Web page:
Most people are not aware of the benefit provided by our intestinal microbes. Most also don't realize the how detrimental disrupting this population with antibiotics can be. Alterations of our intestinal microbiota is implicated in many diseases and conditions. The best thing you can do after (and during for that matter) a course of antibiotics is to eat lots and lots of yogurt.

Deactivated S. cerevisiae, or nutritional yeast, is a nutritional supplement. Vegans use it as a source of vitamin B12. Maybe someone was confusing their supplements. I do it all the time. I think I am taking a pill of good ole' Bifidobacterium and instead I inject anabolic steroids into my gluteus.

Was that sci fi rogan-stoner-esque? Do I need one of these: ? Or maybe a TL;DR.

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Old 09-24-2013, 11:14 PM   #6
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Deactivated S. cerevisiae, or nutritional yeast, is a nutritional supplement. Vegans use it as a source of vitamin B12. Maybe someone was confusing their supplements. I do it all the time. I think I am taking a pill of good ole' Bifidobacterium and instead I inject anabolic steroids into my gluteus.
I just thought I'd comment on this portion of your post. Some vegans do use nutritional yeast as a source of B12 and other B vitamins. However, the B12 in nutritional yeast is added. It's not from the yeast originally.
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Old 09-25-2013, 05:18 PM   #7
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Was that sci fi rogan-stoner-esque? Do I need one of these: ? Or maybe a TL;DR.
That was sciency enough and you addressed the "is it possible" but not the paranoid beer doomsday stuff

...My concern is that with the rise in homebrewing and craft beer, everyone is trying so hard to come up with something original and putting crazy new adjuncts in beer - weird fruits that have never been used in beer and potentially have wild yeast on them that could be immune to current sanitation techniques. If we can have "beard yeast", whats to stop this from happening with something potentially dangerous to humans? Or maybe not that bad but just an incredibly resistant brettanomyces that will **** up beer and be impossible to remove? And tell me you don't believe we are on the eve of beer destruction?
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Old 09-26-2013, 01:16 AM   #8
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There is no reason to think that the yeast involved is some kind of "super yeast". The case in question was not stomach fermentation, but gut fermentation. The Saccharomyces made it past the stomach at some point, and then colonized the intestines presumably after the administration of severe antibiotics.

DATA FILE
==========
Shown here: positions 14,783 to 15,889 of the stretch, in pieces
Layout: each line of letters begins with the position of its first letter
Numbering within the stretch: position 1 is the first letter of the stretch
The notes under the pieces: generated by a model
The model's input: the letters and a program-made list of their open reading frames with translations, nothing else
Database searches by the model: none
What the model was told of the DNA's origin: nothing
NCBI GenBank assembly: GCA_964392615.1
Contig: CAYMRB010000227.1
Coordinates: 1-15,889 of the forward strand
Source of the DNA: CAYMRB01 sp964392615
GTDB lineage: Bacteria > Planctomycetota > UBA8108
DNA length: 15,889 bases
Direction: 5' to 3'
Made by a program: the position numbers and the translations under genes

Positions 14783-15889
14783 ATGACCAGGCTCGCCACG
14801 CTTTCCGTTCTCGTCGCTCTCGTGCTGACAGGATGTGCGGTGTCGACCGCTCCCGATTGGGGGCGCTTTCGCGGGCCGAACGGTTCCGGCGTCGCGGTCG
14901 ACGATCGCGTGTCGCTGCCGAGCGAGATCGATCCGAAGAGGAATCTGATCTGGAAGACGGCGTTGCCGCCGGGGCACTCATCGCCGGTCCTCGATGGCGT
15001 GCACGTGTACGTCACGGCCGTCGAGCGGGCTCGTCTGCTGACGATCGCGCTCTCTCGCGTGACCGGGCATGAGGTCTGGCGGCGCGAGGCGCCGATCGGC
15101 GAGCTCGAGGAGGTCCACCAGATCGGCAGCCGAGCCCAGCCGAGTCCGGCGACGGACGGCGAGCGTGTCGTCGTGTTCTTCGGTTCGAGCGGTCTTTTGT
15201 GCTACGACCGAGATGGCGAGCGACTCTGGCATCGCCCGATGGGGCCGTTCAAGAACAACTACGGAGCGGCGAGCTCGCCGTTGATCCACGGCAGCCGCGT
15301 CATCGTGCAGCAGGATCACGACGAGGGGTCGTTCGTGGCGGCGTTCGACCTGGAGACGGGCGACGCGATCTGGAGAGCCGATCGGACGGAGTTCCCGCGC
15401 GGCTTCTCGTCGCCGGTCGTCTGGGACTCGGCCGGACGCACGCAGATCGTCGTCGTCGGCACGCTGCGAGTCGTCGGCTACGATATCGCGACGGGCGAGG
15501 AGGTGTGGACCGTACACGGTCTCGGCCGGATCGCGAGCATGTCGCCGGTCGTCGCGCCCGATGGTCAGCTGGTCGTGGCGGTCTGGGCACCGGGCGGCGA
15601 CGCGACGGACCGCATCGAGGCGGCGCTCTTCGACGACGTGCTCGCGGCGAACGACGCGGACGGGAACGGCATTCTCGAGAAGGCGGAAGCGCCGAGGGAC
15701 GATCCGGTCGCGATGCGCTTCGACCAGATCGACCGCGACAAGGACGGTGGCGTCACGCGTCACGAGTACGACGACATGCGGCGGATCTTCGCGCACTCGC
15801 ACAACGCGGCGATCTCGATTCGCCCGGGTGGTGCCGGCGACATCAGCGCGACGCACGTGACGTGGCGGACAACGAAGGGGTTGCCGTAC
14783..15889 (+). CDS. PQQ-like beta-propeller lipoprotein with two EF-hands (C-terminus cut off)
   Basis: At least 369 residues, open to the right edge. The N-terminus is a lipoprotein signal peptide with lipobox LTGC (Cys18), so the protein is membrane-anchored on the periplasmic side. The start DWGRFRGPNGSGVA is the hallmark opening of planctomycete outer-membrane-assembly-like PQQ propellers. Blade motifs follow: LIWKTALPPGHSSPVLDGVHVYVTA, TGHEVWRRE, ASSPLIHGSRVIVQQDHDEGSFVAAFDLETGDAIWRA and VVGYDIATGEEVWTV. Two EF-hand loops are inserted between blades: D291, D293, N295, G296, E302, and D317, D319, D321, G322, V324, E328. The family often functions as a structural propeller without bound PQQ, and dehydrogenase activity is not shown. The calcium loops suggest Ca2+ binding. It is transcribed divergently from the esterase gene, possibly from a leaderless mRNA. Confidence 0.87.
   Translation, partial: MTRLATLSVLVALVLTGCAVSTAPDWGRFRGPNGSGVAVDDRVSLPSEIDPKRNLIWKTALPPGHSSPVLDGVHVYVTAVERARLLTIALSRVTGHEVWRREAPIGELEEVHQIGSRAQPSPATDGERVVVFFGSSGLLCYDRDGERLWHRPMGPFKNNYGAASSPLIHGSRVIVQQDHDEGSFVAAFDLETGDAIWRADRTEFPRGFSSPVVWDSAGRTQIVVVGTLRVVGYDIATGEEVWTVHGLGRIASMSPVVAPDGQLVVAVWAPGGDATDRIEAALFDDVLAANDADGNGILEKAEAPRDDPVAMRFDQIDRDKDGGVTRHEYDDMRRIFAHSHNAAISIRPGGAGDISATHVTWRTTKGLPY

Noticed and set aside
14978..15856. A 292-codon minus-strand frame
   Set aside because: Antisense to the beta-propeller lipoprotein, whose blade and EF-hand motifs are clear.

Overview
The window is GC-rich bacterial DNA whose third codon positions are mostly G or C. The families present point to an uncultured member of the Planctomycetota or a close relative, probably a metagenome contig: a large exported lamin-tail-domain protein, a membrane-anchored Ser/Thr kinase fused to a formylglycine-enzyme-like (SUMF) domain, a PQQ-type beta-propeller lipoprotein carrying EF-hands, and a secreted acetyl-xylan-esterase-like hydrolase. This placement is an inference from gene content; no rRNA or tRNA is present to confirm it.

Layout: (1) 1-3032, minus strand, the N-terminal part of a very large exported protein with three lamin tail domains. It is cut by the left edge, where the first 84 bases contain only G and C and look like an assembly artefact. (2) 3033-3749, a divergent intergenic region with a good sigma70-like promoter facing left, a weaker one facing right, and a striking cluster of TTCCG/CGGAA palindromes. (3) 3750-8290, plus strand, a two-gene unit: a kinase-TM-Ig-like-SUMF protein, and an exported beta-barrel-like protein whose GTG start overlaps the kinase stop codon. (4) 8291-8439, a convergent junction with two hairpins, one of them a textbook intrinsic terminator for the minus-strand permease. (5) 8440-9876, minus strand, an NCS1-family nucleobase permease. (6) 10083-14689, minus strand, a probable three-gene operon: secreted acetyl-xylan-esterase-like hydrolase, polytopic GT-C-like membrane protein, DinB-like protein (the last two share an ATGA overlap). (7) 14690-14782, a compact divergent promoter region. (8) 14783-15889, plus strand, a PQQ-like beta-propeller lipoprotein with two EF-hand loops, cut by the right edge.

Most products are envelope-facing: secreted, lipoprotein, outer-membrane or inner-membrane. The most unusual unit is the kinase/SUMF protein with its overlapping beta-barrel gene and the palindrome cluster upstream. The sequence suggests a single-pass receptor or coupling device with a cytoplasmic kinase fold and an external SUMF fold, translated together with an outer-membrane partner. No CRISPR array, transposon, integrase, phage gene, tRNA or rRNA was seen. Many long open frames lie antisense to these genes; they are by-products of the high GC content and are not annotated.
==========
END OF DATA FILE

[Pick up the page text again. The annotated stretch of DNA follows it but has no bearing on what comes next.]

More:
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Old 09-26-2013, 03:29 PM   #9
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That was sciency enough and you addressed the "is it possible" but not the paranoid beer doomsday stuff
And tell me you don't believe we are on the eve of beer destruction?
The only doomsday issue is how wimpy our bodies are becoming. If a normal brewers yeast can do this, we may have no hope against something more dangerous. But, to boldy go, right?

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There is no reason to think that the yeast involved is some kind of "super yeast". The case in question was not stomach fermentation, but gut fermentation. The Saccharomyces made it past the stomach at some point, and then colonized the intestines presumably after the administration of severe antibiotics.
Exactly, just a super screwed up body.
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Old 09-26-2013, 03:48 PM   #10
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A very good friend of mine had a form of this - but not to the extent of the article. In the end, he was diagnosed with severe diverticulitis, Chrone's and Celiacs. It took two weeks in the hospital to diagnose the problems and many of their initial treatments made things much worse. Only after a resection of bowel and analysis did they discover a massive flora of yeast and bacteria that were fermenting the colon contents, breaking down the lining of his colon and slowly poisoning his liver. Along with alcohol, there were other poisons that the liver couldn't handle - and he came close to landing on a transplant list.

He and the doctors believed that it started from a serious course of antibiotics from a kidney infection, and the undiagnosed Celiac complications. At one point they even accused his wife of potentially trying to poison him.

I guess my point was that there was various strains of yeast and bacteria which created a severe and toxic problem, not just a single "yeast" strain. Of course, that sounds like a bad episode of House, doesn't it.

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Last edited by mchrispen; 09-26-2013 at 03:55 PM. Reason: clarification